I realized that I never blogged about John’s corned beef adventure! You see, you can buy corned beef. Or, you can buy beef, and corn it yourself. I’m not entirely sure if “corn” is a verb, but I’ll pretend it is. I guess we could also call it curing.
To corn your own beef, you should buy some nitrates. This makes the beef…corn. It corns the beef. Nitrates also go by the name of pink salt, which is not to be confused with Himalayan pink salt.
John bought this pink salt on the internets. He told me not to eat it, because it’s poison. This is confusing for me, because we put it on the beef, and then ate the beef. But by itself, it is poison. Good to know.
I guess we could also call is Salt of Death. SoD. Death Salt. I feel like it should come with a skull and crossbones on it.
Anyway, you put the salt on the beef and vacuum seal it and refrigerate for a week, flipping it over every day.
Then you sous vide it for awhile! (recipe below) Also, build your own sous vide machine, suckers.
Once it’s cooked through, you still need to slice it and maybe saute it a bit. The texture is quite soft, and you’re going to want some crispy bits. The fatty parts in particular are alarming in their softness.
I don’t know about you, but corned beef = Reubens to me. If you’re feeling really fancy, you can make your own Russian dressing for it. This is a good idea, also because it can be hard to find Russian dressing in the store.
If you want to know A LOT about the science of corned beef, read this article on Serious Eats.
Here’s the recipe we used. To just make the beef, forget the carrots, potatoes and cabbage and stop at step 3. Then slice it, brown it up a bit, and serve on rye!
Corned Beef Brisket
serves 6 to 10, active time 20 minutes, total time 1 week for cure, 1 day for cooking
- 1 whole flat or point cut beef brisket, trimmed (about 5 pounds)
- 3/4 cup kosher salt
- 1 tablespoon of pink salt or 2 teaspoons on saltpeter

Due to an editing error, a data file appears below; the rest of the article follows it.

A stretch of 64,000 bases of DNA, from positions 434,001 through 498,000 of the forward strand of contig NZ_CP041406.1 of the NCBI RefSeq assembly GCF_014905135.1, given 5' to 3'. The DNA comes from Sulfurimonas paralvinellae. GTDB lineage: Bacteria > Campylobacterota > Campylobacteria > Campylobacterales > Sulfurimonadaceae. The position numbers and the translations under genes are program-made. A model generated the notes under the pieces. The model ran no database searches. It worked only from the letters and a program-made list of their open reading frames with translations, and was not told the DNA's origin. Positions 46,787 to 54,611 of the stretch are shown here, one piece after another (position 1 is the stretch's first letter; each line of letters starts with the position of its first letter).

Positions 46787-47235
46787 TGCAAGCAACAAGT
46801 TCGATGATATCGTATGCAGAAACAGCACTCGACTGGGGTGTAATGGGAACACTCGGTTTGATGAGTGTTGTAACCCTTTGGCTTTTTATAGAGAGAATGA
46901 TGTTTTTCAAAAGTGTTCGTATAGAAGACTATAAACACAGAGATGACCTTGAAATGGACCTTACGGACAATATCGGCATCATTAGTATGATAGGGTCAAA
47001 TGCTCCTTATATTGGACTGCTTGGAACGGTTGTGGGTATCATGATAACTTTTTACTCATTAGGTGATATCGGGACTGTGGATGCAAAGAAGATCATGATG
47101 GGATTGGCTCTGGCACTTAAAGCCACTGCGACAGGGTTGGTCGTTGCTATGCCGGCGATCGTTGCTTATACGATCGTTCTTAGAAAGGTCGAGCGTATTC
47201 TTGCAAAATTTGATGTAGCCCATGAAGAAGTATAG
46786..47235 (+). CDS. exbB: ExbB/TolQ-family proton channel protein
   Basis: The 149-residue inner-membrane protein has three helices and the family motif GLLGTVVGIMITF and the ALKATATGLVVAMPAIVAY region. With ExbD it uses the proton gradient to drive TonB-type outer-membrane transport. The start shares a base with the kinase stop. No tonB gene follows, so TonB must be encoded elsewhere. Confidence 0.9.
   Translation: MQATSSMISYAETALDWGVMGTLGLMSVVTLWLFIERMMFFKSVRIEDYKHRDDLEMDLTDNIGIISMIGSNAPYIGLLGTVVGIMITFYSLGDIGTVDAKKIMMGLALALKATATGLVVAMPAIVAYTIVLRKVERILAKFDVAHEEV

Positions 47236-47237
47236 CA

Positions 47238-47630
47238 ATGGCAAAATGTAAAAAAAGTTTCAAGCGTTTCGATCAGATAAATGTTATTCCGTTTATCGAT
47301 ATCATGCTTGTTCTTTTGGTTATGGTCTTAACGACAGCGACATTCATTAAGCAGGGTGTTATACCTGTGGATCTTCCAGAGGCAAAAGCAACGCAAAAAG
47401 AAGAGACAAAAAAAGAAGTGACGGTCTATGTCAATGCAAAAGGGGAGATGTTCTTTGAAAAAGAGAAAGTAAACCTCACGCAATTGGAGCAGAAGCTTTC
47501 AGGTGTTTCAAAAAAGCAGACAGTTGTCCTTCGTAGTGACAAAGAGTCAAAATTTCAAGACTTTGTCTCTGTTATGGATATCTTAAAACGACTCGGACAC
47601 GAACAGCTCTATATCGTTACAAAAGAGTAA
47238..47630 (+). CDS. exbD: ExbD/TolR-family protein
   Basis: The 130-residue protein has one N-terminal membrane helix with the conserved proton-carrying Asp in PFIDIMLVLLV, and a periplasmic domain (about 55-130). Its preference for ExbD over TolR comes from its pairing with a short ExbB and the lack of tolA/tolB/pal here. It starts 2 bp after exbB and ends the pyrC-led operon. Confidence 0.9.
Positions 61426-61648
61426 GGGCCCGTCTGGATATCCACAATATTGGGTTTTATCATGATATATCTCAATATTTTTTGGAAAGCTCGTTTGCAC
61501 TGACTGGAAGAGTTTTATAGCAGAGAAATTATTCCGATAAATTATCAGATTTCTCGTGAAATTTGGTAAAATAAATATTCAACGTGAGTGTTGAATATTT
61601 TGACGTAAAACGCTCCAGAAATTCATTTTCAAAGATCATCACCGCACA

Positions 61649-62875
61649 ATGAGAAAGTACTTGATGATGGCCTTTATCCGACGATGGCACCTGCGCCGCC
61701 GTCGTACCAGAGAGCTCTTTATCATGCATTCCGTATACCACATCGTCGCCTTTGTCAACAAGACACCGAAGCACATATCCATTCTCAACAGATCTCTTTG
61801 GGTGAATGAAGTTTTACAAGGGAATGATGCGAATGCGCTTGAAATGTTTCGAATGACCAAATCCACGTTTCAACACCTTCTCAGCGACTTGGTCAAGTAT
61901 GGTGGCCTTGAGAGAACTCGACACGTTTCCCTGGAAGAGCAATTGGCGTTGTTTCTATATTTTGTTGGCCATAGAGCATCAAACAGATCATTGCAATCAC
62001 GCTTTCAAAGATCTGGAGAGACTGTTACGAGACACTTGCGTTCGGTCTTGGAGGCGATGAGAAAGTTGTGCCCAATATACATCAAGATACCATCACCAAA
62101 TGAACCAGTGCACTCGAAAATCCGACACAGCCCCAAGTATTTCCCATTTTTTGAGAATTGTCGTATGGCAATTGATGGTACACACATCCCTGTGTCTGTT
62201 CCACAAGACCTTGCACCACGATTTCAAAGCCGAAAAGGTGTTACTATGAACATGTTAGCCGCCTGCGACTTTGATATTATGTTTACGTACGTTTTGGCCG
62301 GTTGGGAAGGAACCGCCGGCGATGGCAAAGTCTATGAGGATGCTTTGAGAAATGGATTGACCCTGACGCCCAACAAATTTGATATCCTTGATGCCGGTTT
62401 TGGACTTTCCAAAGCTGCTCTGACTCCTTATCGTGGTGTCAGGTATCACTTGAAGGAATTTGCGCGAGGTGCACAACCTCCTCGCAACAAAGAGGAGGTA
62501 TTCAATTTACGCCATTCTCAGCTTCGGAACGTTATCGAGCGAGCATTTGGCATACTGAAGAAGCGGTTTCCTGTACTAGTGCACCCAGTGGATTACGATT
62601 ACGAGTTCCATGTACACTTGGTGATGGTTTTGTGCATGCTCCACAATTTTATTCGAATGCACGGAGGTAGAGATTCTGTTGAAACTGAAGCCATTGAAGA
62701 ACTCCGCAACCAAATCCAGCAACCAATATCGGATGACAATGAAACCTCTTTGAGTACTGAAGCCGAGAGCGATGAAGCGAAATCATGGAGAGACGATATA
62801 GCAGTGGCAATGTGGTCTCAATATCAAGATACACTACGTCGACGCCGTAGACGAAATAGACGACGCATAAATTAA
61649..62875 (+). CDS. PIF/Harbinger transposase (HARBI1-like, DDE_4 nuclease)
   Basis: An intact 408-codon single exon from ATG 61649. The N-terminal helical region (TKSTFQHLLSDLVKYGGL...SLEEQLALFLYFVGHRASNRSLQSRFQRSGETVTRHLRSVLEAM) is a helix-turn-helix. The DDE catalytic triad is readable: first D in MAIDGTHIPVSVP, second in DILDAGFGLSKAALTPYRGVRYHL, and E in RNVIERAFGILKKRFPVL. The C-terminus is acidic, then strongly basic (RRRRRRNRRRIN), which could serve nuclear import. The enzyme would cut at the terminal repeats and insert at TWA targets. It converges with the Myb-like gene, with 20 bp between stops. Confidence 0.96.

- 2 tablespoons brown sugar
- 2 tablespoons whole black peppercorns
- 2 tablespoons yellow mustard seeds
- 2 tablespoons whole coriander seeds
- 1 tablespoon allspice berries
- 6 whole cloves
- 1 tablespoon ground ginger
- 6 bay leaves, roughly torn
- 2 pounds carrots, peeled and roughly chopped
- 2 pounds russet potatoes, peeled and roughly diced
- 1 whole head white or green cabbage, cut into 6 to 8 wedges (2 to 3 pounds total)
8 days before serving, combine salt, saltpeter (or pink salt), and brown sugar in a small bowl and whisk until homogenous. Rub evenly over every surface of brisket. Combine peppercorns, mustard, coriander, allspice, cloves, ginger, and bay leaves and sprinkle evenly over both sides of beef, pressing spices gently into the meat until they stick. Seal the beef in a vacuum sealed bag or a zipper-lock bag with all of the air pressed out of it. Place in coldest part of refrigerator and let rest for 7 days, flipping once a day.
The day before serving, remove the beef from the bag and carefully rinse off all spices under cold running water. Pat dry with paper towels. If cooking with a water oven, re-seal in a vacuum bag and cook at 180° until tender, about 10 hours. If cooking in a slow cooker, place directly in cooker, cover with water, and cook on “keep warm” setting (it should be about 180°) until completely tender, about 10 hours. If cooking on stovetop, place in large Durch oven, cover with water by several inches, bring to 180°F, then reduce heat to maintain temperature. Cook until completely tender, about 10 hours, adjusting heat and topping off with water as necessary.
Once beef is cooked, transfer to an airtight container along with cooking liquid (if cooked in a water oven, just store it in its vacuum bag). Let rest at least overnight, and up to 3 days.
The day of: transfer cooking liquid to a large saucepan or Dutch oven along with carrots, potatoes, and cabbage. Top up with water until vegetables are submerged. Slice beef thinly against the grain and fan slices out in large skillet. Add 1 cup of liquid from pot to skillet and place skillet on top of pot. Cover skillet. Bring the pot to a boil over high heat, then reduce to a simmer. Cook until vegetables are completely tender and beef is heated through, about 45 minutes. Serve immediately with hot mustard.